With the Biden proposals comes the potential for tax increases at the income, capital gains and estate tax level. Life insurance is becoming interesting again to a lot of families looking to expand on their functions of income replacement, business succession and tax planning. Using trusts and other structures to amplify their effectiveness is shifting back into focus. The ongoing maintenance of these structures is usually underestimated and the resulting liability could be a nasty surprise for many families. To help understand the emerging tax environment and the best practices around life insurance and the under-appreciated task (and risk) of administering life insurance trusts, I spoke to ANDREAS STUERMANN.

Born and raised in Bremen, Germany, Andreas moved to California in 1987. He began his financial services career with John Hancock in the San Francisco Bay Area as their technical resource in sophisticated life insurance and benefit transactions. In 1998, he joined Winged Keel in New York City for which he managed design, implementation, and administration services of substantial life insurance, non-qualified benefit, and wealth transfer programs.  In 2003, he founded Stuermann Consulting, Inc., an independent insurance and benefit advisory firm.


What is the function of life insurance?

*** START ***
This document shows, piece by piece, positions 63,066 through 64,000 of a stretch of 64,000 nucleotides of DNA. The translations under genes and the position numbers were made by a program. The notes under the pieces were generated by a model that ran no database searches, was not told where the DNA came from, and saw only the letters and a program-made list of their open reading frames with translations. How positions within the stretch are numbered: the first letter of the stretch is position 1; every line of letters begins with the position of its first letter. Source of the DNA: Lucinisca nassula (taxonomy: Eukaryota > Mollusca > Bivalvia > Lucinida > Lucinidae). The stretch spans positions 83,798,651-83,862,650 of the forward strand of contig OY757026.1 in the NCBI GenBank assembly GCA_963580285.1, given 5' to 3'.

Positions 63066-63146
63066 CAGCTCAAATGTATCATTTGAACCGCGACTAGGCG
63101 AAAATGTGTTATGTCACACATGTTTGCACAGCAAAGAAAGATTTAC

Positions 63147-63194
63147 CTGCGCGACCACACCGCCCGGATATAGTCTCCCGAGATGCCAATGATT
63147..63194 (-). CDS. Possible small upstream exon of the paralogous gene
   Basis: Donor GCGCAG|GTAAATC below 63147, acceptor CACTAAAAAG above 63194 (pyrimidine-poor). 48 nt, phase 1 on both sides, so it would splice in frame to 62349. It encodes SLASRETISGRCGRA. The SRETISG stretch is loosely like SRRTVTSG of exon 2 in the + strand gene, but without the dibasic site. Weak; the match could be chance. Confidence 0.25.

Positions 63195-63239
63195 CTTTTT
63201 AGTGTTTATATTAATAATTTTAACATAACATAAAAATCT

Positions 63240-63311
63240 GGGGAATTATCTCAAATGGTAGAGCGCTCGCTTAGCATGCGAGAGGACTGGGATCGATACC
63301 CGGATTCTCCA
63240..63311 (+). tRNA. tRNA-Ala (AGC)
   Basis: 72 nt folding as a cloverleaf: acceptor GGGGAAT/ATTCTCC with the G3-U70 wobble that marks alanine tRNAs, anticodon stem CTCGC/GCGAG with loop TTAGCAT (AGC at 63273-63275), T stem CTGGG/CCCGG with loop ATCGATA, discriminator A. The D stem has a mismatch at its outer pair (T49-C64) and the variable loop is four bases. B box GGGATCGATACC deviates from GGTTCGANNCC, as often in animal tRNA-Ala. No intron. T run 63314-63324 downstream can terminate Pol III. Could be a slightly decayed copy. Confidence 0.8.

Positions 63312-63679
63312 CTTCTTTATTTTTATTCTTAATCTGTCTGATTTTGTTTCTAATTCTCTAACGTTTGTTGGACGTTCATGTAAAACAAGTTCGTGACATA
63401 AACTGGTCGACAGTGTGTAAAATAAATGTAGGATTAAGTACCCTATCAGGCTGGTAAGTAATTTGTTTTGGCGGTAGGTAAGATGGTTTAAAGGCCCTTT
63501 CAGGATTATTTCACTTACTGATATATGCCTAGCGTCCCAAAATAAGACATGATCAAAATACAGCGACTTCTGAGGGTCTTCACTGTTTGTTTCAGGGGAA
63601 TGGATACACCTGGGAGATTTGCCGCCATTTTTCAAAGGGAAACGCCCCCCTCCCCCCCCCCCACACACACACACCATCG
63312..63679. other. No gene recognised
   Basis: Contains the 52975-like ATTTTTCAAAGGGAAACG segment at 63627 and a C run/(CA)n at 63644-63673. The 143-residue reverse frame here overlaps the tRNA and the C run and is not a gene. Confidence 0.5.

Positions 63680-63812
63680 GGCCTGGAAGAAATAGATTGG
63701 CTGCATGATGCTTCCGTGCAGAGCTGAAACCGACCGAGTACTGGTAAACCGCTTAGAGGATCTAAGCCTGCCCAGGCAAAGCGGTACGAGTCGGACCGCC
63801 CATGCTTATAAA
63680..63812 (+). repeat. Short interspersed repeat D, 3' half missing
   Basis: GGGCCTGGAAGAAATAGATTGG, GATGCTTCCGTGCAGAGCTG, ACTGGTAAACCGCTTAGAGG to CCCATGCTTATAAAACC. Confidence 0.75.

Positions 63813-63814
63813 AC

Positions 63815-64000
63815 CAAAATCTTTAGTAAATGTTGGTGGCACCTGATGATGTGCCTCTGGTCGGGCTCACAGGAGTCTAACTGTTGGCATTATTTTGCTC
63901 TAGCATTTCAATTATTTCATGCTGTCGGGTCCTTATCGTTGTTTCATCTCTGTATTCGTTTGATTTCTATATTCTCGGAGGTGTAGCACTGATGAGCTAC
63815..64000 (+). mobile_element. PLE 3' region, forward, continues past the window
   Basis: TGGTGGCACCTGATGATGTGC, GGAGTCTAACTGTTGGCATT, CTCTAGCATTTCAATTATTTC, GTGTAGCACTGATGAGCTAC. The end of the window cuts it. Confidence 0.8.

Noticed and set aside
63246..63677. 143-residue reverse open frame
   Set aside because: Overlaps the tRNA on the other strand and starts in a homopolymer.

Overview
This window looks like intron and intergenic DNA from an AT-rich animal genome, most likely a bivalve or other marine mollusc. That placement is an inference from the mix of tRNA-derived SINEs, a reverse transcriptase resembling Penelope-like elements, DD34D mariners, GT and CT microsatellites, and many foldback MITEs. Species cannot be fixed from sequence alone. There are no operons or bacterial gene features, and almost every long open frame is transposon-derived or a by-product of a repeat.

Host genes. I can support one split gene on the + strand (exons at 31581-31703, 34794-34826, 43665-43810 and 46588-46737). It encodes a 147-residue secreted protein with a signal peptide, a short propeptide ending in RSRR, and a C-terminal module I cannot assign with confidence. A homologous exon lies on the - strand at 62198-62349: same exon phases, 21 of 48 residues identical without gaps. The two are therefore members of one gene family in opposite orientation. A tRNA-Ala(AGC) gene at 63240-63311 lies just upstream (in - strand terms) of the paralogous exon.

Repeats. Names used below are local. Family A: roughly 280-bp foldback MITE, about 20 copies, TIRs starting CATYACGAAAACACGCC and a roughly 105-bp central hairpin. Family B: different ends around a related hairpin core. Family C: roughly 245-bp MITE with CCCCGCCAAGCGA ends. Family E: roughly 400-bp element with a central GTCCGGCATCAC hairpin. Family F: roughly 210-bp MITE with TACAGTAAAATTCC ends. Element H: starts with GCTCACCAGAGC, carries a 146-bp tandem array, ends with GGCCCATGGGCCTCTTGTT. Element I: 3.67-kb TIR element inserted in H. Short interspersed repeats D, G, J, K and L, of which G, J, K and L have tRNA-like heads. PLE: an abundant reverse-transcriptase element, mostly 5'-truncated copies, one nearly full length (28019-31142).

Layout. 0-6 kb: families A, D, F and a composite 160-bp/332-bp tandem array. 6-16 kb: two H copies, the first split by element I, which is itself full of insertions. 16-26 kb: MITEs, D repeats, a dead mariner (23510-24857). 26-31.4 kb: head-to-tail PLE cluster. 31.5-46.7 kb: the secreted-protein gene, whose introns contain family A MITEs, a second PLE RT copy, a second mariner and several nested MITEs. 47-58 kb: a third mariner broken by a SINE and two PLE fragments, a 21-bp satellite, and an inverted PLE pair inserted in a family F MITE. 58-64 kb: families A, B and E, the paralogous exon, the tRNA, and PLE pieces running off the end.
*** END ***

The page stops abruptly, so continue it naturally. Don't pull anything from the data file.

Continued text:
Replace income, Fund Business Succession, Income Capital Gains, Estate taxes, Insurance as an Investment? Asset Protection? Executive compensation?

What is the benefit of having insurance owned in a trust?  

Proceeds pay outside of the insured’s estate, asset protection, structure around distributions, liquidity at major life transition, others . . .

Many individuals are tasked with acting as trustees of these trusts- why might that be a bad idea? 

Are Individuals qualified to understand the legal requirements of a trustee and the vagaries of the insurance industry?

Making sure all Crummey letters are sent and the trust complies with all other formalities-

Making sure all timely premium payments are made-

Making sure the policy continues to make sense for the trusts’ beneficiaries and is performing-

What is the best practice for reviewing insurance policies?  

Confirm who actually owns the policies and whom the beneficiaries are- you’d be surprised at the mistakes!

Where does the policy stand? Is it funded? Are there any loans against it?

Are there useful in-force projections to analyze the policy? Has it been stress tested?

How is the performance of the Insurance Company? Any issues with capitalization to be considered?

How often should policies be reviewed? Every year? Every few years?

How does the trustee make sure the approach around insurance is handled in a consultative manner (as opposed to being designed to generate another sale?)

How does one stay in touch?



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